RUNNING WITH GRACE: UALBANY ATHLETE COMPETES IN RIO
In most cases, a tenth of a second goes by unnoticed. That was not true for University at Albany athlete Grace Claxton, who last May clinched her spot in the Rio Olympics after she clocked in just 100 milliseconds under qualifying time.
Just three months before the Rio Games, Claxton, a senior studying Public Heath at UAlbany, set a personal record running the 400-meter hurdles in 55.90 seconds at the NCAA East Preliminary. As she crossed the finish line and saw her time, she was exhilarated, as her performance had just secured her place in the world’s most elite sporting event.
“At that moment I couldn’t believe it,” she said. “I was shocked, speechless, I couldn’t even eat.”
Born and raised in San Juan, Puerto Rico, as a child Claxton was always the fastest of all her peers. Urged by her teachers to play sports such as basketball and softball, it wasn’t until the age of 17 that she began running track at Club Santurce in Parque Central, San Juan.
In 2014, Claxton was recruited as a UAlbany athlete and began to train with track and field Coach Roberto Vives. Claxton, unlike many other Olympians, has only been running track for six years, dedicating the past 16 months to practicing for the 400-meter hurdles.
Although new to the event, Claxton excelled as a hurdler, ranking fifth in the semifinal round in Rio. Finishing just two seconds behind Dalilah Muhammad, who went on to win gold in the event, Claxton was proud of her achievement as a relative beginner.
“For me it’s a great feeling,” she said. “Even though I didn’t run two seconds faster, I PR’d [obtained a personal record], and if I PR’d that means I did my best.”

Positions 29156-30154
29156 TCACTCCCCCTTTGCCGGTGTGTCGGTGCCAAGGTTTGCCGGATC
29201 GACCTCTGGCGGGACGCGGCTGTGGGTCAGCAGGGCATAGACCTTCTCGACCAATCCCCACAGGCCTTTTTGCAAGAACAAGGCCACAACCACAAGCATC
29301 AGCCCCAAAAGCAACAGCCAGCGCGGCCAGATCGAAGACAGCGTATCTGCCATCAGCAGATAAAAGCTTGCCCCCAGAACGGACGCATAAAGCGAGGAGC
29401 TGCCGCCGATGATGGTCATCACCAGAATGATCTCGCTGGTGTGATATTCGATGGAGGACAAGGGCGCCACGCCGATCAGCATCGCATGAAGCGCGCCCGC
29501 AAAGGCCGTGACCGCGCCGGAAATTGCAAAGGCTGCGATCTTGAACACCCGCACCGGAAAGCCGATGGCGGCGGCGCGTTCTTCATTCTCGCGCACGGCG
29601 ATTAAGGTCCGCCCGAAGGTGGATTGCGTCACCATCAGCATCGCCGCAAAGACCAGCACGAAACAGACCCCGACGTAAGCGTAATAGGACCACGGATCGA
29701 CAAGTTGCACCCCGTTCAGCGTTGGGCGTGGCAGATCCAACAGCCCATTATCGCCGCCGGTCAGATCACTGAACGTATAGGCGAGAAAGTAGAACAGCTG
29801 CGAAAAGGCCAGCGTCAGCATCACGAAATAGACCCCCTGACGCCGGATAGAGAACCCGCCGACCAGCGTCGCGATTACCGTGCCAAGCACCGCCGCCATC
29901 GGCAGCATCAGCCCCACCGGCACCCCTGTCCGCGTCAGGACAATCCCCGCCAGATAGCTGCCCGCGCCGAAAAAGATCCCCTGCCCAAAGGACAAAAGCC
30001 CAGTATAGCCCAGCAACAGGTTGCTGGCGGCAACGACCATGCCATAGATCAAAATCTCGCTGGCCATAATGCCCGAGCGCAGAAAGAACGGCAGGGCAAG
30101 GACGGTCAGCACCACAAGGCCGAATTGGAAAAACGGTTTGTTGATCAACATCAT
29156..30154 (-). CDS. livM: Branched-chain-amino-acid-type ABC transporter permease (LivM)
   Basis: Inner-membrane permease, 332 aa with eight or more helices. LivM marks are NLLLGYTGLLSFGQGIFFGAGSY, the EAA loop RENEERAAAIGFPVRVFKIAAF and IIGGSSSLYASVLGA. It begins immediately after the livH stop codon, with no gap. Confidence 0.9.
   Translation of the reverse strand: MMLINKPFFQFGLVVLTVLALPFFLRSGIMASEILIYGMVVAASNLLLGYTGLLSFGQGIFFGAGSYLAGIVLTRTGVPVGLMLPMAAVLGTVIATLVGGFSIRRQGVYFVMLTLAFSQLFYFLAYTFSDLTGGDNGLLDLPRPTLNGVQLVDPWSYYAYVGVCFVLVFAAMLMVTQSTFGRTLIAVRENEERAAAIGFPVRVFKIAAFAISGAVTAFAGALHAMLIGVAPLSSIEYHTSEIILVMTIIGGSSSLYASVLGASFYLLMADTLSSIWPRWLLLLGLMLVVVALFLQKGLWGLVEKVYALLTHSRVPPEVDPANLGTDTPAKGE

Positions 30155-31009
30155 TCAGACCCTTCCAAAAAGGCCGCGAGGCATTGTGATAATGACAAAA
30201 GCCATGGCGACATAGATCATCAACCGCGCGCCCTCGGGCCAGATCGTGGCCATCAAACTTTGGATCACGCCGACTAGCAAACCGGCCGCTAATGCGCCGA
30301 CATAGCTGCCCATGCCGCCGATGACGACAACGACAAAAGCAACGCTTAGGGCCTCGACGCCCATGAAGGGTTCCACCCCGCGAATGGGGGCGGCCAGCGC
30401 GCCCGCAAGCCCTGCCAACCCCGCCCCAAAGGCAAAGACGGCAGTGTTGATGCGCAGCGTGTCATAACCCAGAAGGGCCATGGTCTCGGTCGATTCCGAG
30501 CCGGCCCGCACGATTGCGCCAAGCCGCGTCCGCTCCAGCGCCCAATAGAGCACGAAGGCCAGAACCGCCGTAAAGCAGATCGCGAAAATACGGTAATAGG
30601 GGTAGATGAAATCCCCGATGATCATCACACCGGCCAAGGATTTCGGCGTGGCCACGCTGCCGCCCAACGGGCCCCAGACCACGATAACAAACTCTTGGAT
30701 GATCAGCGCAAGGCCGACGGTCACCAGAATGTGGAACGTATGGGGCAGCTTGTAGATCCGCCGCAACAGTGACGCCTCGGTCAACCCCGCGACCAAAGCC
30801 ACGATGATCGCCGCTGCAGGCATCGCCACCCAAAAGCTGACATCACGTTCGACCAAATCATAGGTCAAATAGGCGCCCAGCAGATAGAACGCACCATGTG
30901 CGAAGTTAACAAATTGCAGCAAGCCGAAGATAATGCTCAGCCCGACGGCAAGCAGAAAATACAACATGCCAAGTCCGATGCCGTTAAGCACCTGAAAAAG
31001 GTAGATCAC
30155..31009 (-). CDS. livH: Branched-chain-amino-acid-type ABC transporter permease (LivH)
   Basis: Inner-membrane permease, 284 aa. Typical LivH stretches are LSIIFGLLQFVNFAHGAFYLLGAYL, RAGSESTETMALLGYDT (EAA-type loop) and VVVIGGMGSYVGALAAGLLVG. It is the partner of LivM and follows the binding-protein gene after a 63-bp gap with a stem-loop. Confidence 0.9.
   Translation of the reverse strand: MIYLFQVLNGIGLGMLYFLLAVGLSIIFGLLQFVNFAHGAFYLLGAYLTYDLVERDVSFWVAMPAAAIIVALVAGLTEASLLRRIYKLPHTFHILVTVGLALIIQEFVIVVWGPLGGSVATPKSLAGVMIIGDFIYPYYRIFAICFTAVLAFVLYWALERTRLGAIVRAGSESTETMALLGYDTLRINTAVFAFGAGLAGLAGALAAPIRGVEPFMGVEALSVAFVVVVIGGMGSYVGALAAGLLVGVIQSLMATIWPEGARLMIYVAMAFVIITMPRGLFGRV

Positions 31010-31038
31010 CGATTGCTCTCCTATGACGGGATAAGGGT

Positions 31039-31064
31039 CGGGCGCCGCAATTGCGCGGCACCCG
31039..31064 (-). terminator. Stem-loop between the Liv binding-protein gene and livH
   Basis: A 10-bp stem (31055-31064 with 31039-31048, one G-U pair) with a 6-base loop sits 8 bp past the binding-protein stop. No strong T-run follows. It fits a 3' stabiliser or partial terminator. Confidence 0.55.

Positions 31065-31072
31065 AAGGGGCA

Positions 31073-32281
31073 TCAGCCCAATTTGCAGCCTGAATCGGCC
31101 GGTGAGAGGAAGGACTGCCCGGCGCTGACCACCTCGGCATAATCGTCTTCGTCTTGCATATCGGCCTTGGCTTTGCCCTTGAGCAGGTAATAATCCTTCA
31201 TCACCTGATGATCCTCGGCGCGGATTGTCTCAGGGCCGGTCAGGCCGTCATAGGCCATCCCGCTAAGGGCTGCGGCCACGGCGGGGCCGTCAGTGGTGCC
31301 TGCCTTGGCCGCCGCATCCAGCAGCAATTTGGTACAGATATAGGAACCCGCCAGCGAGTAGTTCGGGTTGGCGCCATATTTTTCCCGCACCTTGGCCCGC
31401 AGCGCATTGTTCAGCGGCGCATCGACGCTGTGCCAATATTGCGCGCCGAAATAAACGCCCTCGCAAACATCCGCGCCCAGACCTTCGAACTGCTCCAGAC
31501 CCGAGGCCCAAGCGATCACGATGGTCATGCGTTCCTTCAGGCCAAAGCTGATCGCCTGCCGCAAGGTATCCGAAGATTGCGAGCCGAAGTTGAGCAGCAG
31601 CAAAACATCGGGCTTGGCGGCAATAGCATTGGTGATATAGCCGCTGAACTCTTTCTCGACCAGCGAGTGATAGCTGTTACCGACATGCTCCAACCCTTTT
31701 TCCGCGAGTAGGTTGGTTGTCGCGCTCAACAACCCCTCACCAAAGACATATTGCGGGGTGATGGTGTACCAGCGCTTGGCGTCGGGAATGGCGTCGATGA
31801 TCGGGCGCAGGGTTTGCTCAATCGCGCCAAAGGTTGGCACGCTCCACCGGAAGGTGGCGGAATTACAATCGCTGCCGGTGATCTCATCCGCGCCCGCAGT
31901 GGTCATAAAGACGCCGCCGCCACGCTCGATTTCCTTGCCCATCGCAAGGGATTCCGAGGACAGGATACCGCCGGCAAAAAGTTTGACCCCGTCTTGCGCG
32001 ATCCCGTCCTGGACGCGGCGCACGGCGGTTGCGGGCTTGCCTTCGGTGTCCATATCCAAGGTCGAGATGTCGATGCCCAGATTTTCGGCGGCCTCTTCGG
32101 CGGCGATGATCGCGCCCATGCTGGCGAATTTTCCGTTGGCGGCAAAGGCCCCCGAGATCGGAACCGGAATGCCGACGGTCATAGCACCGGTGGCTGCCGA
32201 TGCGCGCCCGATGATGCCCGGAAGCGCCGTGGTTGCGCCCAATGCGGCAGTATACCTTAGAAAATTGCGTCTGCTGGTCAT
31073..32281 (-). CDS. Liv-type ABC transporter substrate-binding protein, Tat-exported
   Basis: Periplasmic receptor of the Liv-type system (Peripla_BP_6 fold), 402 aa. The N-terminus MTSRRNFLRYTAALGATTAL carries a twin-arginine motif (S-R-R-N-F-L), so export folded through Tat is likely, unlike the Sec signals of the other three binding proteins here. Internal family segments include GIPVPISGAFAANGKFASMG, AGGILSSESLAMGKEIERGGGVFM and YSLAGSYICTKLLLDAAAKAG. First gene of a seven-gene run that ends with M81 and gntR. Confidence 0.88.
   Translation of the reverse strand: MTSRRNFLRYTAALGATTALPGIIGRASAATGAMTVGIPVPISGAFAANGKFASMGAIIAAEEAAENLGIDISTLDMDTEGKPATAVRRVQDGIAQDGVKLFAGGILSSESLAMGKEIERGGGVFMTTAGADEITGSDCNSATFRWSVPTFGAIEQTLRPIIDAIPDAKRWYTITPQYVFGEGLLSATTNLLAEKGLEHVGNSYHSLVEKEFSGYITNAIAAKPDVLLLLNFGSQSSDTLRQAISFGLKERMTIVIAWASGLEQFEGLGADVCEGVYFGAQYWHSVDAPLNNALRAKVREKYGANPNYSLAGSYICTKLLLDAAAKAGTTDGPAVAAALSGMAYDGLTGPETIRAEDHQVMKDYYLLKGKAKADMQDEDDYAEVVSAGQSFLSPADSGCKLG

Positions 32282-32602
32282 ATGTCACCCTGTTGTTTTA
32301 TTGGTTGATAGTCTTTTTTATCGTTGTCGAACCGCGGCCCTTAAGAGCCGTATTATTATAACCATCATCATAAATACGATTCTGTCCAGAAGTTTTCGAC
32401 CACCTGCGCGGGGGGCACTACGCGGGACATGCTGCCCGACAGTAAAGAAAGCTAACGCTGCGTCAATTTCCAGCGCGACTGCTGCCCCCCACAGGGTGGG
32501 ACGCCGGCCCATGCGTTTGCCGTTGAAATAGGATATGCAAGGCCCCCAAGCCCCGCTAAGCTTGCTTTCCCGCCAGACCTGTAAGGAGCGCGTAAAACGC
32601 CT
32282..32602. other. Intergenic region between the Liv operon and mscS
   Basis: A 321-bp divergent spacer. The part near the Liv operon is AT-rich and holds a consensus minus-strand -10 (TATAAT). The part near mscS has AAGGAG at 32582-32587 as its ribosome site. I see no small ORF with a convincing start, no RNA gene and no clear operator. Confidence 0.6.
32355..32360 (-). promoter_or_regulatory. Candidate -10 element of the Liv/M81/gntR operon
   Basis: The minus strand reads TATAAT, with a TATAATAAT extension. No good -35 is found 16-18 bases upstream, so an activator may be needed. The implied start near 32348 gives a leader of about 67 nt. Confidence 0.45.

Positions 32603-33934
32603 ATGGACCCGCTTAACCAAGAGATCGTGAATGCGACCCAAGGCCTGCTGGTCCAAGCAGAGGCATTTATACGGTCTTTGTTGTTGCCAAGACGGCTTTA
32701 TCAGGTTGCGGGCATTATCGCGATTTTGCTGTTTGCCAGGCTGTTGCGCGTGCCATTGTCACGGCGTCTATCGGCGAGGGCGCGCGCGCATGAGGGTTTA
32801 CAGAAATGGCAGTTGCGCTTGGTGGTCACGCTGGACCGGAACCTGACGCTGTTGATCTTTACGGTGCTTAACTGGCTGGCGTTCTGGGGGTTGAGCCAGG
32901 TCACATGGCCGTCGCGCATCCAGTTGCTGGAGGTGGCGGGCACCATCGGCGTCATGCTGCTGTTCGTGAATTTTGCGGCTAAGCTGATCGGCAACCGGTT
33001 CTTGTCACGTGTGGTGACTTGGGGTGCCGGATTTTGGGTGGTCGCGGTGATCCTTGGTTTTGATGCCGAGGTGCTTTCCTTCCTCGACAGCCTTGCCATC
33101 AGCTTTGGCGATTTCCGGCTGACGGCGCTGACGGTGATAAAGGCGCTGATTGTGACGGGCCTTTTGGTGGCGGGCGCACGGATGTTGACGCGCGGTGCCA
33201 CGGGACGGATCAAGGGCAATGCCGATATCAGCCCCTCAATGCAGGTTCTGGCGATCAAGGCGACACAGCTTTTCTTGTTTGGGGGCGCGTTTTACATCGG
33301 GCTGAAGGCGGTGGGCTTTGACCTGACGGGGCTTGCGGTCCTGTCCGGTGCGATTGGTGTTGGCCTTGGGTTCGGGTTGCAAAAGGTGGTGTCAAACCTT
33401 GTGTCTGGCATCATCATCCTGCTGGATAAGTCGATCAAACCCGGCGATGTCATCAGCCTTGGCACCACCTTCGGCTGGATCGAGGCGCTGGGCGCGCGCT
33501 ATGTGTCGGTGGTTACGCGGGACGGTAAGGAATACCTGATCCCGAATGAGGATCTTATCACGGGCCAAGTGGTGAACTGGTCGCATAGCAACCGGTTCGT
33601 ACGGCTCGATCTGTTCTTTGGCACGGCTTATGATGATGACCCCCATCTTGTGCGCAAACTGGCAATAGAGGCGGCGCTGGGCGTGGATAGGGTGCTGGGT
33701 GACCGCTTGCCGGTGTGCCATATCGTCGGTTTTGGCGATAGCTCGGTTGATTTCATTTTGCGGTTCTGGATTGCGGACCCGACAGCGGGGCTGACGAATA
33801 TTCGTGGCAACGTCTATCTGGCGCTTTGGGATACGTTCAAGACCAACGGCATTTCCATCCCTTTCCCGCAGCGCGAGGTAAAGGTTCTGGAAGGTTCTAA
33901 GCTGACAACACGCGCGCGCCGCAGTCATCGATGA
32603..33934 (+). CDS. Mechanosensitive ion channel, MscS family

After qualifying for the Olympics by running the 400-meter hurdles in less than 56 seconds, Claxton had only three months to prepare. One month before Rio, Claxton pulled her hamstring and couldn’t practice for days; she said the fear of not competing was “terrifying.”
Upon arriving in Rio, still sore from her injury, Claxton began carefully practicing alongside her team. As her injury healed in the first week, Claxton and her coach gradually increased the intensity of her workouts leading up to the first round.
“Everything was looking good,” she said.
Claxton breezed through the first heat and moved on to the semifinals where she placed fifth.
With a unique recognition from the International Olympic Committee the Commonwealth of Puerto Rico, although part of the United States, is allowed to compete in the Olympics as a sovereign entity.
As a runner for her native Puerto Rico, the state’s participation in the games separate from the U.S. allowed Claxton a greater chance at reaching the Olympics. While Claxton’s time may have satisfied Olympic qualifying standards, if she had been running for the U.S. team, her score might not have been enough to send her to Rio.
Although a member of the Puerto Rican national track and field team, Claxton trained alongside of her UAlbany coach in preparation for the games. After recruiting Claxton in 2014, Vives has been integral to her success, and she claimed that they would take their relationship a year at a time, as she will soon be graduating.
Beyond her coach, Claxton explained that the UAlbany community has contributed to her success as an athlete and student. She stated that juggling the responsibilities of both can be demanding, but her peers and teammates at UAlbany make this burden easier.
“You can’t give one or the other more attention,” she said. “You have to learn how to keep a balance.”
Thoroughly content with her performance at her first Olympics, Claxton is eager to prepare for future races. She hopes to go to the Tokyo Olympics in 2020, but until then has several major races as both a UAlbany athlete and Puerto Rican National athlete to hold her over.